Brexit will 'strengthen' ties with Poland, Theresa May claims

The Prime Minister will meet her Polish counterpart at No.10, as she attempts to build alliances for talks on Britain’s EU exit.

Rob Merrick
Deputy Political Editor
Monday 28 November 2016 01:10
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Theresa May
Theresa May

Brexit will “strengthen” Britain’s relationship with Poland, Theresa May claims today ahead of a Downing Street summit.

The Prime Minister will meet Beata Szydlo, her Polish counterpart, as she attempts to build alliances ahead of the start of negotiations on Britain’s EU exit.

The two leaders will hold talks over a working lunch while senior ministers – including Foreign Secretary Boris Johnson and Chancellor Philip Hammond – will meet at Lancaster House.

Further details of a planned deployment of 150 British troops to Poland will be discussed as part of the Nato measures to provide support for the country amid concerns about Russian military activities.

Soldiers from the Light Dragoons regiment in Catterick, as well as a number of armoured vehicles, will be stationed in north-east Poland, close to the border with the Russian enclave Kaliningrad, in April 2017.

The leaders and their ministers will then come together for formal talks at Number 10 on issues ranging from trade and scientific cooperation to Moscow's actions in Ukraine and Syria.

Ahead of the summit, Ms May stressed how Britain would “never forget the Polish pilots who braved the skies alongside us during World War Two”.

She said: “Our ties with Poland are rooted deeply in our shared history.

"I am determined that Brexit will not weaken our relationship with Poland, rather it will serve as a catalyst to strengthen it. That's why I am hosting the first-ever summit of this kind between our countries today.

“It marks the start of a new chapter in our relations and we will work even more closely together to ensure the security and prosperity of our nations in the years ahead.”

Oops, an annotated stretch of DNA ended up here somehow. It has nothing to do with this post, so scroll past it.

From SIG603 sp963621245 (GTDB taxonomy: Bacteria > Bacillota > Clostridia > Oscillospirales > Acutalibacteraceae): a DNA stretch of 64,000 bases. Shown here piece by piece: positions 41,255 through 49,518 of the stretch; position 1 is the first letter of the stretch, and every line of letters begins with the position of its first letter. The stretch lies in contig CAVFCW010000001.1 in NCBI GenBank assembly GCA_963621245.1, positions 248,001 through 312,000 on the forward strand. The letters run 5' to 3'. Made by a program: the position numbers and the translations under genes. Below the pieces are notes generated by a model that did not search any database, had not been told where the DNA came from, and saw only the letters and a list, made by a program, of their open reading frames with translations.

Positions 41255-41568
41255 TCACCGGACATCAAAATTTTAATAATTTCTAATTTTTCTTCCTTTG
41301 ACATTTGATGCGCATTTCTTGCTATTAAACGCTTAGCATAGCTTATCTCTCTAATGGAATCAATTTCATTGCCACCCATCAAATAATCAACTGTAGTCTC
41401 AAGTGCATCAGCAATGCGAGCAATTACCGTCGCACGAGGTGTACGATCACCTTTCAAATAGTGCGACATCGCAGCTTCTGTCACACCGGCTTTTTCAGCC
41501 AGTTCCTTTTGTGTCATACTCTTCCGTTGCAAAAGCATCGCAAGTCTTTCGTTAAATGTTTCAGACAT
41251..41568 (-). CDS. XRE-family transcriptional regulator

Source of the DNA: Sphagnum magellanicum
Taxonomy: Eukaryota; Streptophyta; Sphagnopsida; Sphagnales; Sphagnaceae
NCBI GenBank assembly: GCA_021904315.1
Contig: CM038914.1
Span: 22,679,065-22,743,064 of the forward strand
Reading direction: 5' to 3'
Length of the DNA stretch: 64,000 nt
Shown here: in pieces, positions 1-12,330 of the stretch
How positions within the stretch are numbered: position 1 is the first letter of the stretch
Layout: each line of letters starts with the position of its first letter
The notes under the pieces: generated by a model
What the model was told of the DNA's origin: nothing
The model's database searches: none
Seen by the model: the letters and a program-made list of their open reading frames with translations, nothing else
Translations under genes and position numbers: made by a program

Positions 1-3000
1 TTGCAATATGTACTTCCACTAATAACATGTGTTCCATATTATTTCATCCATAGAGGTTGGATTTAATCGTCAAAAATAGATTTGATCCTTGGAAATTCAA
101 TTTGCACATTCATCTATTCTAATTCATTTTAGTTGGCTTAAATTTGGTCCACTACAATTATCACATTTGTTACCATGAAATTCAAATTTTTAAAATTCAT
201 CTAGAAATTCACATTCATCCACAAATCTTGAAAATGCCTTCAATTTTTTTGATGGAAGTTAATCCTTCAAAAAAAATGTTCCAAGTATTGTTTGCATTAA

Polish woman booed on BBC question time for saying Brexit makes her feel unwelcome

Britain and Poland shared “a clear commitment to take our cooperation to the next level and to firmly establish the UK and Poland as resolute and strategic allies in Europe”.

The Prime Minister has vowed to trigger Article 50, the legal process for Brexit, by the end of March.

Formal negotiations on the UK's divorce settlement with Brussels cannot begin until that time, but the Prime Minister is keen to hold informal talks with European leaders to gauge their views.

Warsaw has raised concerns about the treatment of Poles in Britain following the Brexit vote, with a rise in incidents of alleged hate crimes including the killing of Arkadiusz Jozwik in Harlow, Essex.

As part of the effort to strengthen ties, the two prime ministers will jointly host a reception in Downing Street to pay tribute to the contribution made by Poles in the UK.

Addressing around 50 members of the Polish community, Ms May is expected to praise the role they play in sectors such as business, medicine, academia and the arts and reiterate her strong condemnation of the attacks against Poles.

She will also launch a British-Polish Civil Society Forum, which will meet for the first time in Warsaw next year. This annual event will bring together business leaders, communities, academics and journalists.

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